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With all the theatre award ceremonies taking place left and right, I thought now would be a good time to have a look through my list (yes, I have a list) of shows I saw over the past year and decide my own personal favourites. Not because I’m under the impression that a lot of people will care about that, but because occasionally it’s nice to look back and remind yourself of all the awesome stuff that you saw. Inevitably, there are always a few shows, actors, sets, etcetera, that stand out so much you’ll easily recall them a year on. Note that this might be for good and bad reasons both. But there are also shows, actors and sets that you somehow lose track of, even though they were really good. They get caught up in five-show-days at Edinburgh, or you somehow misplace them in that dark corner of your memory where you also store the name of that film you know that one actor from or where you put that pen you just had in your hand. And they too deserve to be remembered, hence the list. So, I’ve done a bit of digging and come up with my five favourite shows this year.

A few days ago I went to see Assassins at the Menier Chocolate Factory, Stephen Sondheim’s 1990 musical about the nine men and women who, successfully or unsuccessfully, attempted to kill a president of the United States. It’s a fascinating show for many reasons: its vignette-style format with very little narrative, the way it’s staged on the long and narrow floor of the Chocolate Factory and, of course, its challenging subject.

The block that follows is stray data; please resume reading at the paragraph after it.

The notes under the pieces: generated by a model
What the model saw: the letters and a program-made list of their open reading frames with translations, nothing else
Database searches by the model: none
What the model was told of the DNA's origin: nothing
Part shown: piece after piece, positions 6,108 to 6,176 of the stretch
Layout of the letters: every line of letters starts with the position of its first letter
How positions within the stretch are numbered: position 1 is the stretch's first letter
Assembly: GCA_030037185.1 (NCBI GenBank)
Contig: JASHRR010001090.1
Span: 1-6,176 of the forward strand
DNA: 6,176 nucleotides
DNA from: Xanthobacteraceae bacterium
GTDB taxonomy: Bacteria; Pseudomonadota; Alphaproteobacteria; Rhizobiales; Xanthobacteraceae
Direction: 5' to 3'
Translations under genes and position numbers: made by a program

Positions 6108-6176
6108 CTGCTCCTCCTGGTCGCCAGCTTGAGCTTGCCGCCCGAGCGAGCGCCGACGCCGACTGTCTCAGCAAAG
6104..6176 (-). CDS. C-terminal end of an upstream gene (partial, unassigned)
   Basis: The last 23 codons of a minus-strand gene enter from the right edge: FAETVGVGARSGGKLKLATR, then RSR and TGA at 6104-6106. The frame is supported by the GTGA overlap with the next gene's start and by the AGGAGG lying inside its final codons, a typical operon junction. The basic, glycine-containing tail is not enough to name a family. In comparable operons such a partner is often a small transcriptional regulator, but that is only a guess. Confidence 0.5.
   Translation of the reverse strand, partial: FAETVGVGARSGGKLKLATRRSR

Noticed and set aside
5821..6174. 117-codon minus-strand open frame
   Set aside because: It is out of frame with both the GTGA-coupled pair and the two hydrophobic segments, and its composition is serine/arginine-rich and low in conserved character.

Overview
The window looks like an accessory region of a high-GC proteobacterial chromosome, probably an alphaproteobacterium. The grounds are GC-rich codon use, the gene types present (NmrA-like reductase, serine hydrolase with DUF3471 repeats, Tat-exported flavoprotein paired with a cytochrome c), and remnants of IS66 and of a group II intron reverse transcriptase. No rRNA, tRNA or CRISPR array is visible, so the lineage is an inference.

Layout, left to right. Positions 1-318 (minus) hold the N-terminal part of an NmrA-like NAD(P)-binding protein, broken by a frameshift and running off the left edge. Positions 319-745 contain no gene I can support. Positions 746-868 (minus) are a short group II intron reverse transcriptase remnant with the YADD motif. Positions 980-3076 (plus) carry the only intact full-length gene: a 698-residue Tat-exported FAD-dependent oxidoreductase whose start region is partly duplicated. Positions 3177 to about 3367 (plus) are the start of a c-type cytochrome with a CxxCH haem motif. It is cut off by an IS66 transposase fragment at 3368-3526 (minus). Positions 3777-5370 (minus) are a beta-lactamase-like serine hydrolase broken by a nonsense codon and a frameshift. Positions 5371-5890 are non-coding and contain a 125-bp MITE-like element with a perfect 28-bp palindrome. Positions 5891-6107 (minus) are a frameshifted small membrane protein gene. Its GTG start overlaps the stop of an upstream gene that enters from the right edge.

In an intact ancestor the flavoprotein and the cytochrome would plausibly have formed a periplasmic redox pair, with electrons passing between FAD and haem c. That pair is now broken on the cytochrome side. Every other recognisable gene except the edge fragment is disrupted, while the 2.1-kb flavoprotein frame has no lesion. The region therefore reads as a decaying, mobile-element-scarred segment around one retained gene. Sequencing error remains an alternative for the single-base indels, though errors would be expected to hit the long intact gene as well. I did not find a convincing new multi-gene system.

Last week I promised a second part to my blog on my grievances with the current job market, and here we are. Let’s just say you acquire a lot of frustrations when your main employment is finding employment. Apart from my issues with the internship-situation I described last week, there’s another problem: the need employers feel to hire people with ‘experience’. It probably sounds rather unreasonable of me to take issue with that; after all, wouldn’t everyone take an experienced person over an inexperienced one? Doesn’t experience just make someone more qualified to do a job?

So, for the past few months I’ve been applying for jobs, along with writing my dissertation at first and since the start of October next to all the other stuff unemployed people do (like hang out in their pyjamas and eat biscuits). And the more positions I apply for, the more I’m starting to think there’s something fundamentally wrong with the system.

Yes, it's Halloween and of course that means that we can all go to the cinema and see Danny Boyle's 2011 production of Frankenstein via NT Live Encore, which I myself did last night. In the year and a bit since I came to London I have seen a few NT screenings and I'm not ashamed to say that I'm a big fan of them. This sentiment, however, is not unanimously shared among theatre folk; Alan Ayckbourne voiced his belief that cinema screenings of plays will stop people going to the theatre, while last month Cillian Murphy remarked that 'if you put a camera on the theatre, it dies'.